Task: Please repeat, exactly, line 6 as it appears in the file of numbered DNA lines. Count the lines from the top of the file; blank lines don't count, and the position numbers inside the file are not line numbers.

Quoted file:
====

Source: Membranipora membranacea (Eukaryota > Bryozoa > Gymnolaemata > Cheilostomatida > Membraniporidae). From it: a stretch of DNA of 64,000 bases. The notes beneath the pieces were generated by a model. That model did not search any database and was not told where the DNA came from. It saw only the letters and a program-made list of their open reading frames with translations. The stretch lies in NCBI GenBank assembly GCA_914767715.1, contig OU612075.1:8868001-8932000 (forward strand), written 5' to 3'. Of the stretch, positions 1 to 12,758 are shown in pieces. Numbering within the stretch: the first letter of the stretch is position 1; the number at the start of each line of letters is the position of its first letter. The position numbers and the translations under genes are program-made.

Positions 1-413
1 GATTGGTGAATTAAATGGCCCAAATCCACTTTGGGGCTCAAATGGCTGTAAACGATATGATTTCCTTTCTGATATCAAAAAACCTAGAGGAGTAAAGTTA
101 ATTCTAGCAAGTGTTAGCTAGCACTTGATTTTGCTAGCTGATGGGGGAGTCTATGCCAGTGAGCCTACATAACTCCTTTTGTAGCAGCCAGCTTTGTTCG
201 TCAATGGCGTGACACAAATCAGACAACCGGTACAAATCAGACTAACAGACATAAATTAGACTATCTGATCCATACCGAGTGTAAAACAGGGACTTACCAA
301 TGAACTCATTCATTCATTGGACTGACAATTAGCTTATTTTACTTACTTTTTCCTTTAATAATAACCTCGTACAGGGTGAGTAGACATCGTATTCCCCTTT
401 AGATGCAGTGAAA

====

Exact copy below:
301 TGAACTCATTCATTCATTGGACTGACAATTAGCTTATTTTACTTACTTTTTCCTTTAATAATAACCTCGTACAGGGTGAGTAGACATCGTATTCCCCTTT